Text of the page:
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“We worked very hard to not only make sure the proposed rule doesn’t have a negative impact on agriculture..."
STREAMS SUPPLY some 117 million American with drinking water. Protecting those streams is one reason why Congress enacted the Clean Water Act back in 1972 and why the EPA and Army corps of engineers is trying to clarify what is and is not covered with proposed rule changes released in late March.
A proposed rule change to the Clean Water Act has been created to clarify what is and what is not protected under a law that was passed by Congress in 1972 but later muddied by at least three Supreme Court rulings.
The rule changes, which were jointly developed by the U.S. Army Corps of Engineers and the Environmental Protection Agency, will be available for public comment for 90 days following publication in the Federal Register.
In a webcast sponsored Monday, April 7, by EPA’s Watershed Academy, Nancy Stoner, Acting Assistant Administrator, Office of Water, U.S. Environmental Protection Agency, discussed how the proposed changes will affect agriculture and other industries. “We want to explain why the rule is important and why it doesn’t change much on the ground,” she said.
She said the rule will benefit agriculture.
“We worked very hard to not only make sure the proposed rule doesn’t have a negative impact on agriculture, but that it actually benefits those involved in farming, ranching, and forestry.”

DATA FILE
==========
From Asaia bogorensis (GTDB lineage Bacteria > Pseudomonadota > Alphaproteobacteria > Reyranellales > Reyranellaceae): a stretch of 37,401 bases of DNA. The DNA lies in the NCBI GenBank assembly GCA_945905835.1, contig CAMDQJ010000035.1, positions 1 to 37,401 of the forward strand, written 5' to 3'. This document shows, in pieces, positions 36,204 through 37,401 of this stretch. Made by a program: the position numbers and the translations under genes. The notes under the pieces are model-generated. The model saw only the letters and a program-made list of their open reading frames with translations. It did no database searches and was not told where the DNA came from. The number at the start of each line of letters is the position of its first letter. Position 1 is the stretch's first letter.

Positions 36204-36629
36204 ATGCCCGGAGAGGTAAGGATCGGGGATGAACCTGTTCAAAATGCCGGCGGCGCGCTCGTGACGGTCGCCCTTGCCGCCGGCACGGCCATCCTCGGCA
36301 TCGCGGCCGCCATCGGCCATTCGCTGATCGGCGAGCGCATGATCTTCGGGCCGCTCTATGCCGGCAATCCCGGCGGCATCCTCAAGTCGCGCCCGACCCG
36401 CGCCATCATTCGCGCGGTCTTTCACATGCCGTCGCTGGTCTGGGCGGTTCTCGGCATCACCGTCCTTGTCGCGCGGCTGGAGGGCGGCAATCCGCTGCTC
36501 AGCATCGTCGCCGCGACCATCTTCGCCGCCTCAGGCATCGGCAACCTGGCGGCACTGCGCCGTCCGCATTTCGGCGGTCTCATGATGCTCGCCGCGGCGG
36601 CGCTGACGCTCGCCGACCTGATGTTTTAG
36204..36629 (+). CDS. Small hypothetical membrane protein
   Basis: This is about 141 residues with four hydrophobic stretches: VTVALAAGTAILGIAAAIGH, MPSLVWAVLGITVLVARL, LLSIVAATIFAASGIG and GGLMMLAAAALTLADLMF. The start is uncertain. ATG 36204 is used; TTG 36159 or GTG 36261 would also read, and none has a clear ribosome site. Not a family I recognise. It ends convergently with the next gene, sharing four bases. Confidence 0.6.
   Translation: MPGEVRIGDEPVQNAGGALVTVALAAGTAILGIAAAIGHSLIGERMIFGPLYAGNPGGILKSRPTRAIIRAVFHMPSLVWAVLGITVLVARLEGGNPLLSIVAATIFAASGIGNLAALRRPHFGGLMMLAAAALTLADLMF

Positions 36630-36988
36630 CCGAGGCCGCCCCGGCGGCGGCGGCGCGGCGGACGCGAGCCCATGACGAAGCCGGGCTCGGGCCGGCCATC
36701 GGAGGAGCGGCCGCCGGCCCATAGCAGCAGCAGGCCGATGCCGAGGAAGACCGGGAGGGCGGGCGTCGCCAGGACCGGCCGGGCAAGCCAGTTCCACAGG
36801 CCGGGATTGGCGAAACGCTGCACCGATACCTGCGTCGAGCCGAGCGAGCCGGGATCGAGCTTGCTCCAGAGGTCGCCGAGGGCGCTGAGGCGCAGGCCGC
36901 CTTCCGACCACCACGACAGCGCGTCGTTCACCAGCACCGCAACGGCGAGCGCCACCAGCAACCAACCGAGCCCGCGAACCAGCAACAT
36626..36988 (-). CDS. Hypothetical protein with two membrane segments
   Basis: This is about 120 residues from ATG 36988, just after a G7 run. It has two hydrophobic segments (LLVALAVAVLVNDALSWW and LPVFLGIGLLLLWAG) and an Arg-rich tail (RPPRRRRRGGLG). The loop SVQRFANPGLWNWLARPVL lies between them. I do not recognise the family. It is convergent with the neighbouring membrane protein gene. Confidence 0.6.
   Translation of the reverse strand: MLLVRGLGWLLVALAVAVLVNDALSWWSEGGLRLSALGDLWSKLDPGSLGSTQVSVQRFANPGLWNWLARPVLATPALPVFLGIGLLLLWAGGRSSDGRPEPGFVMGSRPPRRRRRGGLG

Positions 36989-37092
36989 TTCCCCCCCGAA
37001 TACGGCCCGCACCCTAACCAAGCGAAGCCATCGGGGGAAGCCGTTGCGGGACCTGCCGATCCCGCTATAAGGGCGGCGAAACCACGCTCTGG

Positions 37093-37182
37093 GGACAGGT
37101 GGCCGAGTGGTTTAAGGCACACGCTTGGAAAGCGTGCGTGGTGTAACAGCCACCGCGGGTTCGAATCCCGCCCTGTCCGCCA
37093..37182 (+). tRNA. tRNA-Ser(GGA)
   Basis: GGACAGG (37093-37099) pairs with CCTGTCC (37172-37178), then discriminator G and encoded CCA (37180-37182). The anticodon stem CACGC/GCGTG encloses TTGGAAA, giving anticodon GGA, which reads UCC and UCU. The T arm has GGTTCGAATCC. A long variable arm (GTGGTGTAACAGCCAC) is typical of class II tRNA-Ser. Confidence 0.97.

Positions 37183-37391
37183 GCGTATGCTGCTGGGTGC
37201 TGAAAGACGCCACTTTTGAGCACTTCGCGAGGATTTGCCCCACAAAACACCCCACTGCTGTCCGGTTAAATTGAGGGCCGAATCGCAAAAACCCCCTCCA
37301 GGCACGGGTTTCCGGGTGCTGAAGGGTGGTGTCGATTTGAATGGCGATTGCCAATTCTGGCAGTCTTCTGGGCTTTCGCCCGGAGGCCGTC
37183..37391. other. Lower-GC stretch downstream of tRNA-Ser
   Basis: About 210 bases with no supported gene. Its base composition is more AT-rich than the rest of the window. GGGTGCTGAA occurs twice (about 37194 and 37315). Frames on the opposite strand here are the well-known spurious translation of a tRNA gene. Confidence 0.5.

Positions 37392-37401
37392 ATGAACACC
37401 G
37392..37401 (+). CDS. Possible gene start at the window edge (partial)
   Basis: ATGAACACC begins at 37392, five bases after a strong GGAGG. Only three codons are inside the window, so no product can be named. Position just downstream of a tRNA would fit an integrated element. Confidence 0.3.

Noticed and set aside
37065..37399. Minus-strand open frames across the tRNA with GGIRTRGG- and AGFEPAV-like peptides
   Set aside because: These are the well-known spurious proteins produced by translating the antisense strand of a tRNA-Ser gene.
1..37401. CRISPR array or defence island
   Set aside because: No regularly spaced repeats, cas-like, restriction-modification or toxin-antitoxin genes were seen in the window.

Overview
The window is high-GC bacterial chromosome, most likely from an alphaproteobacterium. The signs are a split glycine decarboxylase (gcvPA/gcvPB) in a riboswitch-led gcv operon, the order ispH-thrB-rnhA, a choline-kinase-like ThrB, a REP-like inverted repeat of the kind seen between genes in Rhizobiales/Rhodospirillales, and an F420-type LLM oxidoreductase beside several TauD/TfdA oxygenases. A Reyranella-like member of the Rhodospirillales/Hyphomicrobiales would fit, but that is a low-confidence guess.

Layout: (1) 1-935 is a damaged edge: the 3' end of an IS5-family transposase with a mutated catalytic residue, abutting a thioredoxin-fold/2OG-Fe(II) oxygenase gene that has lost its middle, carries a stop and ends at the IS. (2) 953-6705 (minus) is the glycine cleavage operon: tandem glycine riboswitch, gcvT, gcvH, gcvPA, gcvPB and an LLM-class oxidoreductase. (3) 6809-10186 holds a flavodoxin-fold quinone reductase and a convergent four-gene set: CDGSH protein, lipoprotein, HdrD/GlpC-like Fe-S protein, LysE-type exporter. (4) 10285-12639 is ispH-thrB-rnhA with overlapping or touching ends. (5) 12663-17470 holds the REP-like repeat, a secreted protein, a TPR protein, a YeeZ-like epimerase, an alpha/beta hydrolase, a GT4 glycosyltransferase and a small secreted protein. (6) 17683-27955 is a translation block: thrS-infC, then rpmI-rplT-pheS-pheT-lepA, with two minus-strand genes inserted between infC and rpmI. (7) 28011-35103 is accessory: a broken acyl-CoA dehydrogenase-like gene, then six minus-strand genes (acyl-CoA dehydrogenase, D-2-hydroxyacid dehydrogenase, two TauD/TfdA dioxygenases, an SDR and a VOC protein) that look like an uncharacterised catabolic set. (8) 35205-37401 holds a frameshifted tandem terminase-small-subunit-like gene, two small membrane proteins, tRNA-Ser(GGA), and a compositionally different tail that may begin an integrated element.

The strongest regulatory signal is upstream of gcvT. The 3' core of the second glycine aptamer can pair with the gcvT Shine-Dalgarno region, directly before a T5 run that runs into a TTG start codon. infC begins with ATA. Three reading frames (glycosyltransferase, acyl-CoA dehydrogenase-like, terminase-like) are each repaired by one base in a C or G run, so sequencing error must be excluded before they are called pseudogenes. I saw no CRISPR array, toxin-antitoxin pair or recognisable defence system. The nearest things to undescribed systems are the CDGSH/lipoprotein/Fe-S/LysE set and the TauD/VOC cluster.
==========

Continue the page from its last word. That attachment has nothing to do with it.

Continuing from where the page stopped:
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Previous exemptions for agriculture will remain in place. Those include:
- Normal farming, silviculture, and ranching practices.
- Upland soil and water conservation practices.
- Agricultural storm water discharges.
- Return flows from irrigated agriculture.
- Construction/maintenance of farm or stock ponds or irrigation ditches on dry land.
- Maintenance of drainage ditches.
- Construction or maintenance of farm, forest, and temporary mining roads.
- Artificially irrigated areas that would revert to upland if irrigation stops.
- Artificial lakes or ponds created by excavating and/or diking dry land and used for such purposes as rice growing, stock watering or irrigation.
- Artificial ornamental waters created for primarily aesthetic reasons.
- Water-filled depressions created as a result of construction activity.
- Pits excavated in upland for fill, sand, or gravel.
- Prior converted cropland.
- Waste treatment systems (including treatment ponds or lagoons).